Annalee Newitz’s Autonomous is a razor-sharp look at the future

In 2009, I got a phone call for what turned out to be an internship at a new website about science fiction and science fact called io9. At the other end of the line was Annalee Newitz, the site’s editor, and we chatted about academics, science fiction, and what I wanted to write about. That was the start to a really wild ride, and ultimately has brought me to the place where I am today: writing about science fiction and science fact.

So, I’ll get it out of the way that I owe Annalee big time, but as with any book I crack open, I attempted to get into it objectively. Either way, I really adored Autonomous, her debut novel. It’s a book that crackles with a really intriguing, nuanced vision the future of work, drugs, technology, and ownership that’s both terrifying and exhilarating at the same time. If you want a review that’s not mine, I wholeheartedly agree with my colleague Adi Robertson’s take over on The Verge. (I did get to take the picture for the review!)

Set about a century in the future, Autonomous follows a pharma pirate named Jack who reverse-engineers drugs to give out to those in need. This future is ruled over by powerful governmental organizations that rigorously enforce property rights and ownership laws, where people and robots can be legally contracted out for work (really, a form of slavery), if they don’t purchase an enfranchisement (citizenship) in any given territory.

When Jack reverse-engineers a drug called Zacuity, a work enhancement drug that gives its user a high while they go about their jobs. It turns out that it’s highly addictive and leads to some bad outcomes: addicts become so addicted to their work that they don’t do anything else, and they end up crashing trains or flooding cities, or just die from forgetting to take a break to drink water. Jack unleashes this drug on the open market, and has to turn around and figure out how to reverse-engineer a cure.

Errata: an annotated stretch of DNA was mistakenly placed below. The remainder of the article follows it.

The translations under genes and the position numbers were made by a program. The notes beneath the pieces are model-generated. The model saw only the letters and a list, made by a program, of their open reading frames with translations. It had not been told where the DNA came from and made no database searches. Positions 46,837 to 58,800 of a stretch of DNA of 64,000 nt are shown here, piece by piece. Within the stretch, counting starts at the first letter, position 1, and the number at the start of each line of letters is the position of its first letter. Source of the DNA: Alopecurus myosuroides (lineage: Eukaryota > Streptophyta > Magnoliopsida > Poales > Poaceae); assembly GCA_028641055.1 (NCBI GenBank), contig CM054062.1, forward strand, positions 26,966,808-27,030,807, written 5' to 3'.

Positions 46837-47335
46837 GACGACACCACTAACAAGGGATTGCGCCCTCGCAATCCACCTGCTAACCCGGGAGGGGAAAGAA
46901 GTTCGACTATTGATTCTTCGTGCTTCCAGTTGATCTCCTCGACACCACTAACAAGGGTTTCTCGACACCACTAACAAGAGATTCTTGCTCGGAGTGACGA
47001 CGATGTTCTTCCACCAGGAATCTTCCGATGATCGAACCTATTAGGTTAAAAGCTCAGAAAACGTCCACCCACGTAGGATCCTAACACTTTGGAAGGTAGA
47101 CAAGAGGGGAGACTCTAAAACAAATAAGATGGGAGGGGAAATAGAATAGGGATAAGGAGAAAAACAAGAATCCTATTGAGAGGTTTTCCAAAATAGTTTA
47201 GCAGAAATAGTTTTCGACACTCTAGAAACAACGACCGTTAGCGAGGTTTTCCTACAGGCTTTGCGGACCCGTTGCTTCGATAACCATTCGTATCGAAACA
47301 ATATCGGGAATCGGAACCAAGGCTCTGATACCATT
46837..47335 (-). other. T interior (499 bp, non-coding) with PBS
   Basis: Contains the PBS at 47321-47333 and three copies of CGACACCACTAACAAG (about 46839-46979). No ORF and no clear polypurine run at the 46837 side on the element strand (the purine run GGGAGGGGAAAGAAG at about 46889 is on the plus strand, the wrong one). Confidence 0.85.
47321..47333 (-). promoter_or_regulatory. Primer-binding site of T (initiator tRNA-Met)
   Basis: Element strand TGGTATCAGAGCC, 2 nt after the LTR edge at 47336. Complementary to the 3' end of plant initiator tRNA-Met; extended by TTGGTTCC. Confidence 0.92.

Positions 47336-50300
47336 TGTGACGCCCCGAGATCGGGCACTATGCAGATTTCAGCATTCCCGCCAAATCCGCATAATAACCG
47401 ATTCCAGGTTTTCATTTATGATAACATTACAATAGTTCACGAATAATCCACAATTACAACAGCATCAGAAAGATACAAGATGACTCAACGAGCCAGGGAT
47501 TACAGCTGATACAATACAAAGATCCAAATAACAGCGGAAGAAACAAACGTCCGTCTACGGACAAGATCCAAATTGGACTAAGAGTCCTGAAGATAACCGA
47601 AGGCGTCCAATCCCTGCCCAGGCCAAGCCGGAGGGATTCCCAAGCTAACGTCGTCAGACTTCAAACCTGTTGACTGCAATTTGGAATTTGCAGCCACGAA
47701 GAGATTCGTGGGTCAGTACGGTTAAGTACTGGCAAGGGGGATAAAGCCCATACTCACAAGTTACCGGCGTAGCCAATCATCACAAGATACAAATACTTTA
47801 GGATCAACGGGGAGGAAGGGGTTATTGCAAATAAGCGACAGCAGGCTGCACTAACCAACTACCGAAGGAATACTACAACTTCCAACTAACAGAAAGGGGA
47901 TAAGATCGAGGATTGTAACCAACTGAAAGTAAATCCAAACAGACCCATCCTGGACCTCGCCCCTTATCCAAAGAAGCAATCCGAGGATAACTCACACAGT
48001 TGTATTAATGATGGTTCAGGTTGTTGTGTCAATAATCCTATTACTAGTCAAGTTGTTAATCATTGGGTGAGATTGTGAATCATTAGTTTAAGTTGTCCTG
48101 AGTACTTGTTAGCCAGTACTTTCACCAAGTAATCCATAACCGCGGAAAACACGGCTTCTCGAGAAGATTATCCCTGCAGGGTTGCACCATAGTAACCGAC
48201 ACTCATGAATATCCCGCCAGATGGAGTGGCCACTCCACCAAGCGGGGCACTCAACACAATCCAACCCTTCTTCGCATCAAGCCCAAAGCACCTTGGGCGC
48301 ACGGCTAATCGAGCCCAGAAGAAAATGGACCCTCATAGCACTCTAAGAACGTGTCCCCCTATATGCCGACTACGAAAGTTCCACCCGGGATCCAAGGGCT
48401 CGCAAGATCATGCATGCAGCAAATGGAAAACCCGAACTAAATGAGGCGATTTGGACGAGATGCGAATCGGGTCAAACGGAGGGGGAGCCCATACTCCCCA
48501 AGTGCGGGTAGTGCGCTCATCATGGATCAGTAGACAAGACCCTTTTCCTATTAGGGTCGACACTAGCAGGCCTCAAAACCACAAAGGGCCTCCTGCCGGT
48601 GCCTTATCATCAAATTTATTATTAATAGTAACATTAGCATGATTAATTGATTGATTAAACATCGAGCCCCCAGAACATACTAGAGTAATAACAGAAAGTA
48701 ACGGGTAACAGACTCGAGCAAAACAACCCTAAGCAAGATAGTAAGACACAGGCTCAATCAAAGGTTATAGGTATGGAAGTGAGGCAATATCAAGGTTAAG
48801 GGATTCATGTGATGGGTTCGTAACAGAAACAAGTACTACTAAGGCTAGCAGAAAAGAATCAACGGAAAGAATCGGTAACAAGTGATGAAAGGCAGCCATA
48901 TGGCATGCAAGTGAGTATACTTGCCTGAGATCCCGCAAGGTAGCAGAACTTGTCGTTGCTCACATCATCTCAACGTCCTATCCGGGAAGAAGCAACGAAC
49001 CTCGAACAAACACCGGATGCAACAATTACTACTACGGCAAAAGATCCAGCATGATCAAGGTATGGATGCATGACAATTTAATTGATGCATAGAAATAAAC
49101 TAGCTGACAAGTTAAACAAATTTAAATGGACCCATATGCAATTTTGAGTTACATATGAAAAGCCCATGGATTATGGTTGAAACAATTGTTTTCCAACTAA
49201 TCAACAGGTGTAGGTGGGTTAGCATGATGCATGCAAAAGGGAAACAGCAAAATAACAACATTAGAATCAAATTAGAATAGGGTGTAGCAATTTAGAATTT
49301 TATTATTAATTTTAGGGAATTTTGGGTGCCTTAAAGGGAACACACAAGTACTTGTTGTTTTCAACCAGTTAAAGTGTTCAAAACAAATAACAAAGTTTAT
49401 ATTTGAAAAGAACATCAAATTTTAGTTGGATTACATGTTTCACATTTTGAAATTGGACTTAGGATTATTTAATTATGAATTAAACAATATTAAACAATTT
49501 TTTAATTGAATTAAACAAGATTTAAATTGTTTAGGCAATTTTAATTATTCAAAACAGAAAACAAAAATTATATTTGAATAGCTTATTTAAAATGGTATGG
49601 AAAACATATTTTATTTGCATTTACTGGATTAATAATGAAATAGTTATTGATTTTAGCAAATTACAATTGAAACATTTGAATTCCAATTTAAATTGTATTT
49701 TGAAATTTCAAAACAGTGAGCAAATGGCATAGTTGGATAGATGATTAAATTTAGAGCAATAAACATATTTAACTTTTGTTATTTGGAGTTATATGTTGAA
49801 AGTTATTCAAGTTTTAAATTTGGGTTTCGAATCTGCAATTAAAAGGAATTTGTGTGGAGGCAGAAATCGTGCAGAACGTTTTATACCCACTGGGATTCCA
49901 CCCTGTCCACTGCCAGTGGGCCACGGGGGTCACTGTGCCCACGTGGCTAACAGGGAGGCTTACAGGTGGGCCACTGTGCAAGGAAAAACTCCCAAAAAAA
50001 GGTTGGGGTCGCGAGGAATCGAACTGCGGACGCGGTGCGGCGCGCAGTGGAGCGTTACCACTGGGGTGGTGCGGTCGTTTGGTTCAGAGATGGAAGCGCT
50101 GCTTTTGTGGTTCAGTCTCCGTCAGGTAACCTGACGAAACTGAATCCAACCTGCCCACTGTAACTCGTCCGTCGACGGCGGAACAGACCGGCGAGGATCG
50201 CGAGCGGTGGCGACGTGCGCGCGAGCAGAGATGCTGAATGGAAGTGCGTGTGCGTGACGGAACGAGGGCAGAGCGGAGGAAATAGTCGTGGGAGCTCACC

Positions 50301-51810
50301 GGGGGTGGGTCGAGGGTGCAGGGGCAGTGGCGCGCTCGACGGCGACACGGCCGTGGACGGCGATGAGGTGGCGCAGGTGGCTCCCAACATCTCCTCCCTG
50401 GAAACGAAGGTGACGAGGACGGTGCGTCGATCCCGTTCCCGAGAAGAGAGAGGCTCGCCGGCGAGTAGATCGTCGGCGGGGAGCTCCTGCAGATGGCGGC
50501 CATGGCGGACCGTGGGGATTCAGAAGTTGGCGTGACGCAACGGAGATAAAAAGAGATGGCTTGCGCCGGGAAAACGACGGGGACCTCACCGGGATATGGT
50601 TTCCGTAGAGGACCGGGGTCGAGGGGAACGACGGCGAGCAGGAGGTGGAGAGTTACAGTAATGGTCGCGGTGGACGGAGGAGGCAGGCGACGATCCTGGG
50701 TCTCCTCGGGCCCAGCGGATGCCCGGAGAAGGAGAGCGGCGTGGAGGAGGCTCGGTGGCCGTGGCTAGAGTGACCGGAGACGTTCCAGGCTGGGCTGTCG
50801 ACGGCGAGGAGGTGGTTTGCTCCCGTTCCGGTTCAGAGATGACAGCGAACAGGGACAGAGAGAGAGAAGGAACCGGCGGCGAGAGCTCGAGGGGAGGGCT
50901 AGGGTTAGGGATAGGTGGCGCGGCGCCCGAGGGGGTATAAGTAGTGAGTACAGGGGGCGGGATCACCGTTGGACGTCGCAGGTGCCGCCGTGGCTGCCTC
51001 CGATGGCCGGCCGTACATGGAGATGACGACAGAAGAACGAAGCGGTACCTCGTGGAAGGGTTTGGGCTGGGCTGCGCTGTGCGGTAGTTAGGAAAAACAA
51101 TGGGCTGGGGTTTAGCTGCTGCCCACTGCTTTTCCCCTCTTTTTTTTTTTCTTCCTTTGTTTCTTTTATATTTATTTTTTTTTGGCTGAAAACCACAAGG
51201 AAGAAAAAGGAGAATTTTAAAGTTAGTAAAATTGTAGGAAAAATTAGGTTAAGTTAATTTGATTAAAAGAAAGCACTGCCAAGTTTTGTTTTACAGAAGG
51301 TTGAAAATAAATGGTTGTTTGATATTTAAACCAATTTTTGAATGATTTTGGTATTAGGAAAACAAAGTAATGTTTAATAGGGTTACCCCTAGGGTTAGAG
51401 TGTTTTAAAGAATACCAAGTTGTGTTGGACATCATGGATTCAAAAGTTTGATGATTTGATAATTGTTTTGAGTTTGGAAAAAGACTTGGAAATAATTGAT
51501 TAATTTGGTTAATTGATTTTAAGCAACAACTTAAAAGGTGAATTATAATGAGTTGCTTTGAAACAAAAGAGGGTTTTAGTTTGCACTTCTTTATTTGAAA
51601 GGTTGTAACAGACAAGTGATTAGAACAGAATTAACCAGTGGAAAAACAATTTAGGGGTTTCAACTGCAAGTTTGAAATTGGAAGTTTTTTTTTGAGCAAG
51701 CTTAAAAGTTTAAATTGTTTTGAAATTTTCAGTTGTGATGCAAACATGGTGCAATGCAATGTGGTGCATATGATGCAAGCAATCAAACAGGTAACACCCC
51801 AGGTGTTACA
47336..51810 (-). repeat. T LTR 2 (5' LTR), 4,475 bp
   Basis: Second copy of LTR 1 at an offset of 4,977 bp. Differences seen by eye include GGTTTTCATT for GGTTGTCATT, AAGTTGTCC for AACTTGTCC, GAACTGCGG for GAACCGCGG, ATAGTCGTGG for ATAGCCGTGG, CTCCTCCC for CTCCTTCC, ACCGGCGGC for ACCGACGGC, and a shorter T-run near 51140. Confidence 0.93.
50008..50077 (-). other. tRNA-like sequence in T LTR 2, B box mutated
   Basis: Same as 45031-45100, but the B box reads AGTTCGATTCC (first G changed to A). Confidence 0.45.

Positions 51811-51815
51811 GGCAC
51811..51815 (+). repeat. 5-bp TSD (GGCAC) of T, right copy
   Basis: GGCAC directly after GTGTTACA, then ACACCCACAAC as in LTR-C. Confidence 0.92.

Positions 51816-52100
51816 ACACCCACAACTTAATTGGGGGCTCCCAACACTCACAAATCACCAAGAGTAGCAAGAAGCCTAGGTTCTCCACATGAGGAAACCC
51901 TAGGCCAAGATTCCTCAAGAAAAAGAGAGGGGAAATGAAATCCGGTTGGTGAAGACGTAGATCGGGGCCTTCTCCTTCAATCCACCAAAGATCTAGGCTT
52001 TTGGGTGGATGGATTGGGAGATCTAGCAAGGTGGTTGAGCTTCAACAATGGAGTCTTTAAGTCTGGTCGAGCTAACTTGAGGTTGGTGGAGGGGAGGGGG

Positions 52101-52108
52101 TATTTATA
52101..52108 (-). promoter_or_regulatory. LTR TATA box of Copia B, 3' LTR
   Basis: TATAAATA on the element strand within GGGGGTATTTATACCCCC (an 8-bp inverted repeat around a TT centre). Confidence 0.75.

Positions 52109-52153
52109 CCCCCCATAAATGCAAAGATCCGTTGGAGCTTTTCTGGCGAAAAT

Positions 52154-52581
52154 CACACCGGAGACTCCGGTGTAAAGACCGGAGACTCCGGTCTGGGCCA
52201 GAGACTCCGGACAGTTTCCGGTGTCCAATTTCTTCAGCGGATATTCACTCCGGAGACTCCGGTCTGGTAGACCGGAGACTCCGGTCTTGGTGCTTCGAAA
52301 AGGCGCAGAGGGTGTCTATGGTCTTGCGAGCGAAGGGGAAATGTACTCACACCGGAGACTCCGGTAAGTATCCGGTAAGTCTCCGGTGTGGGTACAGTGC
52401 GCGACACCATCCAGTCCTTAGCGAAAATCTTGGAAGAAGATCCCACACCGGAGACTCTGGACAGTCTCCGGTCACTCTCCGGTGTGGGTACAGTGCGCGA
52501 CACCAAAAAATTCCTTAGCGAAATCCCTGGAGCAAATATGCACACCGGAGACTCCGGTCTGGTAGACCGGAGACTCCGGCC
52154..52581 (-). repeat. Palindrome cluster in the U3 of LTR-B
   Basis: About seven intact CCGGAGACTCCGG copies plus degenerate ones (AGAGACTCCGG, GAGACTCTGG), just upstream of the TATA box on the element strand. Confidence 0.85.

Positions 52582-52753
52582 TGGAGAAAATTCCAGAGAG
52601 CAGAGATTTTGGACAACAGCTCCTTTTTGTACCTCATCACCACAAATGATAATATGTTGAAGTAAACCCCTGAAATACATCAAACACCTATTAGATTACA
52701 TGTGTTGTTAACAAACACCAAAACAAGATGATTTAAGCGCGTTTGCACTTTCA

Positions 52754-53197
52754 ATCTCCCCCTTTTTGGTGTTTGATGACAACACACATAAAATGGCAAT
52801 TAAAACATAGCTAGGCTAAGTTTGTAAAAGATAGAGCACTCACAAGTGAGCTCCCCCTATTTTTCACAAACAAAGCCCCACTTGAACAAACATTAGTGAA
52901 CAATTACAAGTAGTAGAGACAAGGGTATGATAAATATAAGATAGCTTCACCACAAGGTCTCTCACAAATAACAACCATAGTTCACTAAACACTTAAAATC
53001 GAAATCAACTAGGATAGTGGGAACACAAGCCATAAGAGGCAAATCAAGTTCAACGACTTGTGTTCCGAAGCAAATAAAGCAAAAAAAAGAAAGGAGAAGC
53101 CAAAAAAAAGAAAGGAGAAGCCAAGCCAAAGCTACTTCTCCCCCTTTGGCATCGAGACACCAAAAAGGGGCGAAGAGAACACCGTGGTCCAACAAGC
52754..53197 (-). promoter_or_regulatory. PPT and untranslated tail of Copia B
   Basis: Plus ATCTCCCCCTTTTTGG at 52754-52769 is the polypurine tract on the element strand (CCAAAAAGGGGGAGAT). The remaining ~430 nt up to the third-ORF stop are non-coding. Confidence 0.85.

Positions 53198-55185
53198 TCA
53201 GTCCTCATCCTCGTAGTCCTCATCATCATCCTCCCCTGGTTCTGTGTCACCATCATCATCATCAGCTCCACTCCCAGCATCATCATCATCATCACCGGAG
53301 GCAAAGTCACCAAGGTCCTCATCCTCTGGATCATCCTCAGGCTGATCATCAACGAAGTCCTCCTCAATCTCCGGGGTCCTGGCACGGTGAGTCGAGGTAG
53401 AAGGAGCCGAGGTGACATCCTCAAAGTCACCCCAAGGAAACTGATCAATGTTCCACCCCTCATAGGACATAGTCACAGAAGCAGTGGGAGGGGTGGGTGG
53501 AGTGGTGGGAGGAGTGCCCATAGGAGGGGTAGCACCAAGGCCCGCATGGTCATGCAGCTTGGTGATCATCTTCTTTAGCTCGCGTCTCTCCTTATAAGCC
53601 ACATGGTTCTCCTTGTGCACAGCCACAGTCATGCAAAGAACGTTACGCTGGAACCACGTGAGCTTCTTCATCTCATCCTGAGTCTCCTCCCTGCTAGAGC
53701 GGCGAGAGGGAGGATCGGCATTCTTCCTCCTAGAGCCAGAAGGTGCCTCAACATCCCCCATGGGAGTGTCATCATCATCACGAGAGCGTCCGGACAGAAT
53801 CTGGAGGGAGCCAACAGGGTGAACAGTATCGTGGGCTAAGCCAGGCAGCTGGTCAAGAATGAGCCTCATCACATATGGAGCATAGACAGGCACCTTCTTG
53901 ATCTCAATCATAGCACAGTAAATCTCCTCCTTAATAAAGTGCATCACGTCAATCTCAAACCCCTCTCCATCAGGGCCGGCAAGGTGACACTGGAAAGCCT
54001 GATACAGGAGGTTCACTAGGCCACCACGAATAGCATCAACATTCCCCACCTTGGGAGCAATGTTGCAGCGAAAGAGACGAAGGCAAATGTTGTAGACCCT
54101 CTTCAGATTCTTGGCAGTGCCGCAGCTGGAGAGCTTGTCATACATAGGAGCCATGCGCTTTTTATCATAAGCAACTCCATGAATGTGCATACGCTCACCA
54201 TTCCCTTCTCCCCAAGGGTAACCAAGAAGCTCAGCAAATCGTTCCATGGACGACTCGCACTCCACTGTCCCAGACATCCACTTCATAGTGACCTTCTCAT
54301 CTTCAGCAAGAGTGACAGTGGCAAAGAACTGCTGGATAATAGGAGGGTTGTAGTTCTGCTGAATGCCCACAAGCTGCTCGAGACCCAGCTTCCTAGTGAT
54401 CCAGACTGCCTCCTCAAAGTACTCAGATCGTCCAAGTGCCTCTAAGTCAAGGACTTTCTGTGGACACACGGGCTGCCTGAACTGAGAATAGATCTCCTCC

Meanwhile, this outbreak of addicts attracts the attention of the International Property Coalition, an organization that enforces intellectual property rights — with armed androids and soldiers. It sends a duo, Eliaz and Paladin, to track her down and take care of the problem.

Annalee plays with a lot of things in this book, and if you read io9 under her tenure, some of this will be familiar. The book plays out a sympathetic argument about intellectual property rights — how things like copyright and patents hamper innovation and contribute to the feedback loop that is capitalism. Jack and her academic compatriots are revolutionaries who work to try and break that system, opening free labs and pirating drugs.

On the other side of things, she explores some interesting thoughts on what the nature of work might be, for robots and humans. With the rise of intelligent robots, a system of contracts comes about: robots can offset the cost of their creation by going into a contract with their ’employers,’ and people are brought in under the same system. It’s essentially dressed-up slavery, and Annalee plays out these arguments between the Eliaz and Paladin’s relationship.

The two dynamics tie into one another, but they are a bit uneven: this feels almost like two books smashed together, but they complement one another decently enough, essentially coming down to citizenship acting as another form of property.

As someone who wrote for io9, I really appreciate the sheer vibrancy of this book. It’s packed with ideas and visuals and weird technologies. It’s like walking through a crowded bazaar somewhere: there’s too much to look and take in, and the book is a sensory overload in paper form. It’s buzzing with huge ideas that warrant their own stories, but Annalee buzzes past them as the main narrative thunders along.

Ultimately, it’s a fantastic, brilliant debut novel. I can’t wait for her next one.

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